In the face of criticism following their alleged "nearly catastrophic" car chase in New York City, Prince Harry and Meghan Markle express surprise and stand firm on their account of the incident, according to Page Six.

An anonymous insider relayed to Us Weekly that the Duke and Duchess of Sussex felt bewildered and hurt by the reactions from the public who doubted the gravity of their experience.

"They insist their account of the car chase was absolutely not exaggerated, and for people to say otherwise is so hurtful and out of line," the unnamed source revealed.

Following their attendance at the Women of Vision Awards, the royal couple released a statement describing a two-hour-long ordeal involving an "aggressive paparazzi" chase in NYC. This account stirred skepticism among observers, including Whoopi Goldberg, who argued the improbability of a car chase in the crowded streets of the Big Apple.

However, the source asserted that the Sussexes remain resolute in their stance, undeterred by attempts to invalidate their narrative.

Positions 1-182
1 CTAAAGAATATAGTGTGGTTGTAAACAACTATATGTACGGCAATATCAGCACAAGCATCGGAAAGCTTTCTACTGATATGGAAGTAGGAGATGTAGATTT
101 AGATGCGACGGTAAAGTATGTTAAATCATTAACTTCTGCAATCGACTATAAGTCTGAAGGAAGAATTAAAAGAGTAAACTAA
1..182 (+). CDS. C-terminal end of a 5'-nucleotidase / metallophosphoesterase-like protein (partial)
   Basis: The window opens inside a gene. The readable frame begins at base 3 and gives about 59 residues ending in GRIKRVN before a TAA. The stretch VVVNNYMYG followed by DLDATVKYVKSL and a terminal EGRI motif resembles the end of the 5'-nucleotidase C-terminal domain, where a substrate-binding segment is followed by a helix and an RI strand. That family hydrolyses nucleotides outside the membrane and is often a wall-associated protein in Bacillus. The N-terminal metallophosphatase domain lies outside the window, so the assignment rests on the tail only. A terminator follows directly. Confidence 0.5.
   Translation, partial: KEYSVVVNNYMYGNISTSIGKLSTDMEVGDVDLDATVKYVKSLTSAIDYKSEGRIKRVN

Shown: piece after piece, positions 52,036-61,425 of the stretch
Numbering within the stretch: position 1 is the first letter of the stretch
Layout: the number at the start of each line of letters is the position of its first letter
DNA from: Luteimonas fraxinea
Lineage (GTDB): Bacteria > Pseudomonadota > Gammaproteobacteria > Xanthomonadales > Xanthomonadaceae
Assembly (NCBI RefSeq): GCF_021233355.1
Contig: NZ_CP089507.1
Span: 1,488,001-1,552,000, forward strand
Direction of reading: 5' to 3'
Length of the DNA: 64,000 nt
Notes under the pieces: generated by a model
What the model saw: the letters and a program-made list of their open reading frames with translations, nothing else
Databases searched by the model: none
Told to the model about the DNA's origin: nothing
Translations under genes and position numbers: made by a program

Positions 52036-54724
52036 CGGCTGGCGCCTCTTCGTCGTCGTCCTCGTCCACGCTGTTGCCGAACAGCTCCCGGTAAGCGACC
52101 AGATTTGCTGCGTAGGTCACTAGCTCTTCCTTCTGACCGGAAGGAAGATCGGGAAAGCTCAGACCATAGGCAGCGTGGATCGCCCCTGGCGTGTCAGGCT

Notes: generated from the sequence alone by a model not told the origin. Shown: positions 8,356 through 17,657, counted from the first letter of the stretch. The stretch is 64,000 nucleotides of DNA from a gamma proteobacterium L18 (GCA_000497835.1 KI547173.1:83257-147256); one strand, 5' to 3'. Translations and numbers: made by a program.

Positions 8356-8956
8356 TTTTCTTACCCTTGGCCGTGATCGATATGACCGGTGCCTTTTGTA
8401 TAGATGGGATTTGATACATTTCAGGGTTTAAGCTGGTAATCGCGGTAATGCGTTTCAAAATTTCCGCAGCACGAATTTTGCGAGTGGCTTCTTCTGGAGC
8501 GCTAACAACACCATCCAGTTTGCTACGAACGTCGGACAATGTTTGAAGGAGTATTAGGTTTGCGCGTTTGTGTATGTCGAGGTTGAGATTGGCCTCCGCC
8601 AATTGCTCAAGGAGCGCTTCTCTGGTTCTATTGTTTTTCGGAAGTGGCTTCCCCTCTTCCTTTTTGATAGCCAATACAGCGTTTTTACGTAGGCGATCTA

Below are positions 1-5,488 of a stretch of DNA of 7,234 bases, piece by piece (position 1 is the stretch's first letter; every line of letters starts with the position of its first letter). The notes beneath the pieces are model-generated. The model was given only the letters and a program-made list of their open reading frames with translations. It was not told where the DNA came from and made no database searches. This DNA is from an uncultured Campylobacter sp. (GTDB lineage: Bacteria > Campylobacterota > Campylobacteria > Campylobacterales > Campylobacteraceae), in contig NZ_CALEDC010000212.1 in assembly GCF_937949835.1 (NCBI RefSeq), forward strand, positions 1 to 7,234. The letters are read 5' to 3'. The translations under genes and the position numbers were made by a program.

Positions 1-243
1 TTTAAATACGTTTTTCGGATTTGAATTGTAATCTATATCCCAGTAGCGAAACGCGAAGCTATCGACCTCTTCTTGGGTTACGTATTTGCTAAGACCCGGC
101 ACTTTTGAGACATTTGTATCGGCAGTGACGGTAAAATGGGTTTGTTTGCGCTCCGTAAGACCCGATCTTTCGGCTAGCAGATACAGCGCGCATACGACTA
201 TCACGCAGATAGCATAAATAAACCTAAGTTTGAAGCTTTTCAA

"As far as staying out of sight and being scared to show their faces, that's not going to happen," the insider maintained. "[This has] just strengthened their resolve to keep standing up for themselves and speaking out when they feel wronged."

The couple's publicist, Ashley Hansen, joined the fray earlier this week, vehemently dismissing allegations of the incident being a calculated PR stunt.

"Respectfully, considering the duke's family history, one would have to think nothing of the couple or anybody associated with them to believe this was any sort of PR stunt," Hansen contended, as quoted by Page Six. "Quite frankly, I think that's abhorrent."

Paul Burrell, Princess Diana's former butler, however, opined that parallels drawn between the recent incident and the tragedy in Paris leading to Princess Diana's demise are unjustified, labeling the former as a "total exaggeration."

"Diana was actually avoiding the press, the night she died. Meghan and Harry were courting the press on the night that they had their car chased in Manhattan," Burrell suggested during an interview on "GB News."

Despite his support for the royal family, Burrell expressed difficulty in reconciling with the details put forth by Harry's spokesperson regarding the alleged "near catastrophic" car chase and the "relentless pursuit" for two hours, terming the account as potentially inflated.